Tax implications of a mortgage relief program
When you pursue any debt relief, make sure that you understand the tax implications attached. When you receive a debt discharge, the IRS often treats it as taxable income. This means you may have to declare as taxable income any money that is “forgiven” thanks to a mortgage relief program.
However, you don’t always have to pay taxes when your mortgage debt is canceled. The three main exceptions are bankruptcy, insolvency, farm debts, and non-recourse loans. In these cases, debts discharged through bankruptcy are not considered taxable income.
How does the IRS define insolvency?
You are insolvent when your total debts are more than the fair market value of your total assets. It can sometimes be difficult to determine whether you are insolvent so you may want to hire a tax professional or accountant to help.
What are non-recourse loans?
A non-recourse loan is a loan for which the lender’s only remedy in case of default is to repossess the property being financed or used as collateral. That is, the lender cannot pursue you personally in case of default. Forgiveness of a non-recourse loan resulting from a foreclosure does not result in cancellation of debt income. Most borrowers with non-recourse loans live in non-recourse states, which only allow this type of loan, These states include Alaska, Arizona, Washington, Utah, Idaho, Minnesota, California, North Carolina, Connecticut, North Dakota, Texas, and Oregon. However, it may result in other tax consequences. For instance, if you owed less than the sale price in a foreclosure, you may have to declare the “gain from foreclosure.”
The mortgage relief process
The mortgage relief process can be tedious and complicated. Come armed with patience, a pen and paper, and the following documentation:
- Recent pay stubs showing your monthly gross income.
- Copies of your recent tax returns.
- Your monthly mortgage statement.
- Information on additional mortgages or HELOCs.
- Savings and asset information.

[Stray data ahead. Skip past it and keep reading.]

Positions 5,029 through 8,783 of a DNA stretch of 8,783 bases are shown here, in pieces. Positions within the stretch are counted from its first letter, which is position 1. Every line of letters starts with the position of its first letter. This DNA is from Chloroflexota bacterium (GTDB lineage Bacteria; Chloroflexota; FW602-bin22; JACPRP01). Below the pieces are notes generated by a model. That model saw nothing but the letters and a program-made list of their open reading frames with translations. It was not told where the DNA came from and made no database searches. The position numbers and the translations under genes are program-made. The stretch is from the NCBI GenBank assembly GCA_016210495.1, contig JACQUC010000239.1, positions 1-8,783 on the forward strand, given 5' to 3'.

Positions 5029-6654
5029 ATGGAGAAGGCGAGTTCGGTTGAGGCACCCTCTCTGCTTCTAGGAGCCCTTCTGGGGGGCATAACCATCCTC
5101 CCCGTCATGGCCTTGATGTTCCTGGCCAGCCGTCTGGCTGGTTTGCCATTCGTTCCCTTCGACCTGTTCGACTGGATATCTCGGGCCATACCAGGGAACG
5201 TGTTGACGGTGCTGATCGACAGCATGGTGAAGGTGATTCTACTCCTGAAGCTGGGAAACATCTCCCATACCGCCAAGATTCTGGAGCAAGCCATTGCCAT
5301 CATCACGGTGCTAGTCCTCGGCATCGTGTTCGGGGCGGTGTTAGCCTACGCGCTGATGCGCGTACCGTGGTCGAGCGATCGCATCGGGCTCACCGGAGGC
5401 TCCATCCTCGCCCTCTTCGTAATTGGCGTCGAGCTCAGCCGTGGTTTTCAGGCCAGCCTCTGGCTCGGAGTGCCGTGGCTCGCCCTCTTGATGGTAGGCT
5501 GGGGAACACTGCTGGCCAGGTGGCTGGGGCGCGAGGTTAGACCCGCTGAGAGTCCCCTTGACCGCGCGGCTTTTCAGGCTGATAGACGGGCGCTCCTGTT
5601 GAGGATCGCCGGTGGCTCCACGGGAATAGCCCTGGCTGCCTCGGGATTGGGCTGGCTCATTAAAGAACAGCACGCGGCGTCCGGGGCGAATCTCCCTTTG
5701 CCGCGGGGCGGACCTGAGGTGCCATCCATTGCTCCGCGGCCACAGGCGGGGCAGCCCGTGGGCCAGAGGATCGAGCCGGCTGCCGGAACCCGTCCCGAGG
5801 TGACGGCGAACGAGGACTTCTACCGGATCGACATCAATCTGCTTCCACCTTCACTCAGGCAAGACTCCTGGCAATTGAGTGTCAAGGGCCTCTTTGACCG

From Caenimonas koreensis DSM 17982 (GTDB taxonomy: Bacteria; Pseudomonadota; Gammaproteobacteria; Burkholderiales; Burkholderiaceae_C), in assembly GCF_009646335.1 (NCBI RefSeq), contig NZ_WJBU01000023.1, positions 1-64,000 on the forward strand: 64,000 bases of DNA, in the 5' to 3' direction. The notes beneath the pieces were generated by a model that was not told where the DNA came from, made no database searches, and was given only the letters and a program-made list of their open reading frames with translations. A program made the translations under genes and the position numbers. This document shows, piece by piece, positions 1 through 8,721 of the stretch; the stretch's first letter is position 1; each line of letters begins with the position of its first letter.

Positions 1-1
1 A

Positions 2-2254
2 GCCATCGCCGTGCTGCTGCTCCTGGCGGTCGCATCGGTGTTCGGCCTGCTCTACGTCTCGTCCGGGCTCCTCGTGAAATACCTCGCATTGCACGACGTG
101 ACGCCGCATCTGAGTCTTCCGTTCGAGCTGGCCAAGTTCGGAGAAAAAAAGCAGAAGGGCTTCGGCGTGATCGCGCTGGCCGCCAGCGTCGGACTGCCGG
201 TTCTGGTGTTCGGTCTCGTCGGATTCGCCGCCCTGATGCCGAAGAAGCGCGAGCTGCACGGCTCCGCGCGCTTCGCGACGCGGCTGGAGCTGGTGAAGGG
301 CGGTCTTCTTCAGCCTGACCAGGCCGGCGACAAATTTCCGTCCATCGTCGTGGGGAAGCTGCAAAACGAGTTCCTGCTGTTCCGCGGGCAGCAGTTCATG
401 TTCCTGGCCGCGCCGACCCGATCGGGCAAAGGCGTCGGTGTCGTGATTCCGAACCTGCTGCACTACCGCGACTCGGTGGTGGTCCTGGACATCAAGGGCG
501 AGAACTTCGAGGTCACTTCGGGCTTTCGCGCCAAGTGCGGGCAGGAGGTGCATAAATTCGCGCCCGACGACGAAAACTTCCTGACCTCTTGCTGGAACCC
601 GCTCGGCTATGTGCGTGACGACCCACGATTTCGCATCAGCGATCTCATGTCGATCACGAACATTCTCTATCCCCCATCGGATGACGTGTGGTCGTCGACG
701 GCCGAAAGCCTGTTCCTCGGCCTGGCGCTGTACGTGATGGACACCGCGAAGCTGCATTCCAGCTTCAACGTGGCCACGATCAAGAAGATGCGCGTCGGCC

- Account balances and minimum payments due on credit cards.
- List of other debts including car loans, student loans, child support, etc.
Watch out for scammers
Where there are people in a financial crisis, there are also scammers looking to take advantage of their desperation.
Scammers might offer to perform a mortgage audit or claim that they can negotiate with a lender on your behalf to help you avoid delinquency or foreclosure.
They’ll often pose as a mortgage professional or attorney, or pretend to be affiliated with the government.
It’s easy to fall victim to unscrupulous people when you find yourself in a jam. If an offer seems too good to be true, dig deeper before accepting.
For example, public records make it easy for scammers to know when a house is in foreclosure. With a lease/buy-back scam, you’ll sign over your deed and, in exchange, keep living in the home as a renter.
They’ll promise that the deed transfer is temporary and that you’ll be able to repurchase your home once you can afford it. Unfortunately, that doesn’t end up being the case.
Also, if a “lender” asks for loan modification fees upfront, run in the opposite direction. Legitimate lenders will never request any money upfront. In fact, federal law prohibits companies from accepting payments for a mortgage modification before you’ve signed paperwork with the lender.
Get mortgage relief today
When you pursue any type of debt relief, make sure that you understand the tax implications attached. When you receive a debt discharge, the IRS often treats it as taxable income.
Your best mortgage relief option will depend on your income, the size of your debt, and whether you want to keep your home.
It’s scary to find yourself underwater on your home loan, but there are ways to stay afloat.
It’s important to ensure you work with a reputable company to understand all of your options before signing anything.